Interviews are required for admission to the course. Email Isaac Wingfield to schedule an interview. The course will require some time outside of the regularly scheduled class, including visits to the prison, an all day workshop the first weekend after classes start, and a trip to photograph over Fall Break. A lab fee will be assessed.
Students with some experience working with incarcerated populations or community arts organizations will have priority, though all UM students who show interest and commitment are welcome. It is recommended that students take RCARTS 285 prior to enrolling in this course, but students with other prior photography experience will be welcome to enroll.
The course will normally meet three hours a day, two days a week, with a number of required meetings outside of the regularly scheduled class time, including Fall Break. Lectures and demonstrations will cover technical aspects of photography, with some discussion-based seminar classes on the issues surrounding issues of incarceration.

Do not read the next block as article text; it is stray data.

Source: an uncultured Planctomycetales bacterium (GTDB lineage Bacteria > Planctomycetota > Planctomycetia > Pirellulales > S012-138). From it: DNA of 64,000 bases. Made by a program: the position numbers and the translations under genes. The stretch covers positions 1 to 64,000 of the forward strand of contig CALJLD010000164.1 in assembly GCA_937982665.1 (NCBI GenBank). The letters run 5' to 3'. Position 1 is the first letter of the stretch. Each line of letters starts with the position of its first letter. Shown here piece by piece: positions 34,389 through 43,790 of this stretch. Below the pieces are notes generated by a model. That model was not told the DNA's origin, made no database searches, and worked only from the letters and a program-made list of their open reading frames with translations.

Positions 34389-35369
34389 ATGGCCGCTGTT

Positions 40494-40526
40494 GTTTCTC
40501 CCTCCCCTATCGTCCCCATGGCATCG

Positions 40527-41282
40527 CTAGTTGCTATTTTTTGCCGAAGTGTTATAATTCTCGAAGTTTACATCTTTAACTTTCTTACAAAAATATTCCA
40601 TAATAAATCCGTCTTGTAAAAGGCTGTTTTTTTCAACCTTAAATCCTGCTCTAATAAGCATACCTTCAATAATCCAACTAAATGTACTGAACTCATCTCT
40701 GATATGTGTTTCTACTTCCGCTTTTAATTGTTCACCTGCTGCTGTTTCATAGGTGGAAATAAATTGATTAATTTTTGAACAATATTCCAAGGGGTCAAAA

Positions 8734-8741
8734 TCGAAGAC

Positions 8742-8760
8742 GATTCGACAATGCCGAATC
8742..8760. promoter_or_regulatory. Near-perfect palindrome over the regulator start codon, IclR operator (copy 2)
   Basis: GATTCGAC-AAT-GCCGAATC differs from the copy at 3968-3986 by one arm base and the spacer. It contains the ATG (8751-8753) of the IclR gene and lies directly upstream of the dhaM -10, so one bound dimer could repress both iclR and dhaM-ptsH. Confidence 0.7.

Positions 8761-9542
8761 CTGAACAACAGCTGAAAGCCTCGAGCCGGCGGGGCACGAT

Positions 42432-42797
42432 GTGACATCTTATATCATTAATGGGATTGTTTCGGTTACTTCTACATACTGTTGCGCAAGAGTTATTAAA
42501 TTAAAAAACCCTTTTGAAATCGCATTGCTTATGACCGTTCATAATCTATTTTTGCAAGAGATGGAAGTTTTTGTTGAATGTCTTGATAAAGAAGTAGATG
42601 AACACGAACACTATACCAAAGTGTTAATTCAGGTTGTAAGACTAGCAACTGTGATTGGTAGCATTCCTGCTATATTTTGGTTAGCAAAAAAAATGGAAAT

This course will invite students to take part in the ongoing scholarly conversation surrounding revision, and to examine the revision processes of writers at various levels of skill. On the further assumption that you never know a thing half as well as when you are forced to teach it to someone else, this course will also invite students to guide others in the act of revision. To do so, the course will partner with the Prison Creative Arts Project's Michigan Review of Prisoner Creative Writing, a yearly anthology of work by inmates in Michigan prisons. This journal, produced by students and community volunteers, offers concrete and individualized feedback to each of the hundreds of writers whose work is rejected each year; students will have the opportunity to exemplify and complete their learning in this course by taking on a few such rejected manuscripts themselves.
Students can expect to read 20-30 pages per week, to draft and revise two pieces of writing, to revise one older piece of writing (which you consider the best work you've ever done), to write several smaller revision memos addressed to would-be MRPCW contributors, and to confer regularly on each others' writing (which will further develop their abilities as readers and self-revisers).
Instructor: Phil Christman